As any auto professional knows, the fuel system is a critical part of the engine. Without fuel, the engine cannot run, and any problem that affects the fuel system is likely going to result in poorer engine performance. Unfortunately, trouble with the fuel system is often difficult to pinpoint. From the quality of the fuel to the various components of the fuel system, there can be numerous causes of fuel-related vehicle problems.
A professional auto service technician will be trained in the fundamentals of servicing a gasoline engine as well as the operation and maintenance of fuel injection systems. Here’s a closer look at how and why the most common fuel system problems occur.
Trouble With Fuel Injectors
One of the most common fuel system problems in a car is the fuel injectors. In fact, if a vehicle is experiencing any problem with the fuel system of the engine, the injectors are most likely the cause. Normally, the fuel injectors pump a steady and strong line of fuel. If an injector cannot open, the engine may lack power, while an injector that is stuck open can cause a raw gas leak. Luckily, the symptoms of faulty fuel injectors are very noticeable. A driver may experience difficulty in kick starting the engine, fluctuating engine revs, or rough running conditions. Additionally, the vehicle may experience a sudden increase in fuel consumption.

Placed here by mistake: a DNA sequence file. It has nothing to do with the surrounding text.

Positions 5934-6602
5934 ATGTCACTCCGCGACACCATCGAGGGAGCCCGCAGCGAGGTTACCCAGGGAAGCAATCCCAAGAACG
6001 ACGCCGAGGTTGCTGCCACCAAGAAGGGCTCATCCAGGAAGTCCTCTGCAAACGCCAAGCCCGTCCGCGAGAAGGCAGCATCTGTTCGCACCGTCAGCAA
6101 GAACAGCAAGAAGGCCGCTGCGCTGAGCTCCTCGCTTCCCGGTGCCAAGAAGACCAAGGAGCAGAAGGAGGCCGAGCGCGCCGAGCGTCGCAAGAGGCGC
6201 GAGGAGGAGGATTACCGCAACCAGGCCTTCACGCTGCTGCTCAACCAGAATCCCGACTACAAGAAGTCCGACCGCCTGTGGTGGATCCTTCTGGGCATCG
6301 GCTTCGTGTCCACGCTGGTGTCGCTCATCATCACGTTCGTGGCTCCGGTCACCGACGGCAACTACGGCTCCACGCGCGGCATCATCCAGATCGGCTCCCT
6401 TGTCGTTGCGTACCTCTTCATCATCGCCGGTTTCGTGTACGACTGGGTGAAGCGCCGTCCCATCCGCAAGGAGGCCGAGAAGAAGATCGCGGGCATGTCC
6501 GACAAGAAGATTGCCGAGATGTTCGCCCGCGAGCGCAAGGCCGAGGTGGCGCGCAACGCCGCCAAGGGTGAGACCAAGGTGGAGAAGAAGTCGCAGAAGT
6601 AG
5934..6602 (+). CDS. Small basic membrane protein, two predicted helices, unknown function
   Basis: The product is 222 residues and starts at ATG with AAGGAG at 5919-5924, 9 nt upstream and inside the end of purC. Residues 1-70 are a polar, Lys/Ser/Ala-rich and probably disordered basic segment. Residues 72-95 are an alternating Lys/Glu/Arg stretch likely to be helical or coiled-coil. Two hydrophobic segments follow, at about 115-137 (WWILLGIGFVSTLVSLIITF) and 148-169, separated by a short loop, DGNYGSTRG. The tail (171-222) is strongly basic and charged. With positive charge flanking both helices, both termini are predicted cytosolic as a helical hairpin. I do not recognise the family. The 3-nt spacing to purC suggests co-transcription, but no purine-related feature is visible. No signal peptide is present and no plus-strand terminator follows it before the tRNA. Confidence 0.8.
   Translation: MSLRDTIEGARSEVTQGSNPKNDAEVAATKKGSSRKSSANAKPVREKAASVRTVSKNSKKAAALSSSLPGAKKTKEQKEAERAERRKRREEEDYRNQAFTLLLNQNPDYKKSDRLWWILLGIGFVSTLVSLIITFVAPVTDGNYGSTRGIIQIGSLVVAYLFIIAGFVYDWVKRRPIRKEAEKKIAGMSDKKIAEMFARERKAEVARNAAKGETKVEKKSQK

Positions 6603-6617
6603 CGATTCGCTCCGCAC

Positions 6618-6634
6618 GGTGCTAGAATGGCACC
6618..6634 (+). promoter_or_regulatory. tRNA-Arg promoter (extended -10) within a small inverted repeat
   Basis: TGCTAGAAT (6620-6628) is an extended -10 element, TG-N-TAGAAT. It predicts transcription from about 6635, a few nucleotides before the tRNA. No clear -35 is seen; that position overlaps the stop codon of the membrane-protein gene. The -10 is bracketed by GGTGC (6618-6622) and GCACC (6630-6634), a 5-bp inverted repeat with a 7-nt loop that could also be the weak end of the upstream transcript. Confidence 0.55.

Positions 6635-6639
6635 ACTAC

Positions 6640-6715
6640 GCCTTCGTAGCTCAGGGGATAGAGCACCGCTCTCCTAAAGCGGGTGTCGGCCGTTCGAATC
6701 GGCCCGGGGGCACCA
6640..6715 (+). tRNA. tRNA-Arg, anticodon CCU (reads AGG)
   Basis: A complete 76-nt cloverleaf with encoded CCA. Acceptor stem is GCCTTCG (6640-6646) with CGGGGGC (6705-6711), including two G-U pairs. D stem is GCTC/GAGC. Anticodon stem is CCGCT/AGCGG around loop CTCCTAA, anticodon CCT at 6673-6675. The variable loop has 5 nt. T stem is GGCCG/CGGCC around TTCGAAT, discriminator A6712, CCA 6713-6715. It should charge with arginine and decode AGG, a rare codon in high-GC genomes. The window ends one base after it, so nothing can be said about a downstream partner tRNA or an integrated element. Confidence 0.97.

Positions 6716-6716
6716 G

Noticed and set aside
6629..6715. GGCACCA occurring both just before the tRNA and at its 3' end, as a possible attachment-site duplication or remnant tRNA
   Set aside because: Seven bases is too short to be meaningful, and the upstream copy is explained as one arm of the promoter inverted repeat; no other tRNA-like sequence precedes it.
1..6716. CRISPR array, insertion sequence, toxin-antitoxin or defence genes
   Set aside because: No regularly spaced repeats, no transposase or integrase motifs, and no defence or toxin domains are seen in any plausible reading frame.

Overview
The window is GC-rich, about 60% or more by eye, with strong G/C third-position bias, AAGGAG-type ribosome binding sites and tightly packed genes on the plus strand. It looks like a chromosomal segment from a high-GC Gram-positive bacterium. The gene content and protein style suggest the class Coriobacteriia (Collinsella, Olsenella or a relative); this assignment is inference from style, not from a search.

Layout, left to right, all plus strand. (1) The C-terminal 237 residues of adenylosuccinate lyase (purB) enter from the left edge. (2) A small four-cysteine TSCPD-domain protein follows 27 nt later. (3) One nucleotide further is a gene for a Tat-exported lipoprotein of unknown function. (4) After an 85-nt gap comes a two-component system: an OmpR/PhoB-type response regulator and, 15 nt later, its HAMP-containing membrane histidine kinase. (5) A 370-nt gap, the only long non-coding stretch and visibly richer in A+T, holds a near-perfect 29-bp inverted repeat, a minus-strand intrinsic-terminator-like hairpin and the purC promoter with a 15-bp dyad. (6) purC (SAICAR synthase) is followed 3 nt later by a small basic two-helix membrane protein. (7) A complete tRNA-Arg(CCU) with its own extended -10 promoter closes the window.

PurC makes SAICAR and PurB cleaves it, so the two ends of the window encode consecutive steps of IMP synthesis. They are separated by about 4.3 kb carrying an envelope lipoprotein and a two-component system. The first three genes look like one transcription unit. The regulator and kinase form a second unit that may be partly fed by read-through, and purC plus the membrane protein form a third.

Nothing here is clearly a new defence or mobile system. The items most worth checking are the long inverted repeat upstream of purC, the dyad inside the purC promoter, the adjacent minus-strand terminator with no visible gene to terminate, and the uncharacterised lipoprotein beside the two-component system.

Professionals in automotive careers can diagnose a poorly performing fuel injector by checking to see if it is stuck in an open or closed position. This may not be possible for every vehicle, as some modern engines operate in a complex layout. If you suspect the fuel injectors are dirty, they can be cleaned using specialized additives to clear clogged contaminants. Otherwise, a mechanic can replace the faulty part if the injector is beyond repair.
Faulty Fuel Pumps
Electronic fuel pumps are another common culprit when it comes to problems with a car’s fuel system. The fuel provides lubrication and cooling for the pump. Continually driving with low fuel levels can cause the fuel pump to dry out or overheat, and potentially break down. Another cause of the malfunction could be loose or worn connections, when the pump doesn’t receive the right current flow.
A faulty fuel pump exhibits many of the same symptoms as the fuel injectors. If the engine feels hard to start, the pump may have difficulty getting sufficient fuel for the engine. Likewise, if the vehicle experiences any misfires or sudden fluctuation in power while driving, there may be a malfunction with the fuel pump. Slow acceleration and increased fuel consumption are other obvious indicators that something is up. After an auto mechanic apprenticeship, students will have the relevant field experience to engage in the servicing and maintenance of different vehicle parts.
Those with Automotive Careers Should Look for Clogged Filters
Most vehicle manufacturers will recommend that you replace the fuel filter every two years or so. Over time, dirt can become trapped in the fuel filter, affecting both the pressure and flow of the fuel system. The very purpose of the filter is to provide protection for the entire fuel system, designed to block any contaminants from getting into the fuel. Dirt in the fuel system can affect the smooth performance of the engine and ultimately damage it. Once again, the symptoms may include difficulty starting the engine, or an engine that stalls or struggles to remain idle. Luckily, for most vehicle models, the fuel filter is quick and easy to replace. A professional auto mechanic should be able to identify the root cause of a vehicle’s engine trouble and perform the appropriate replacement.
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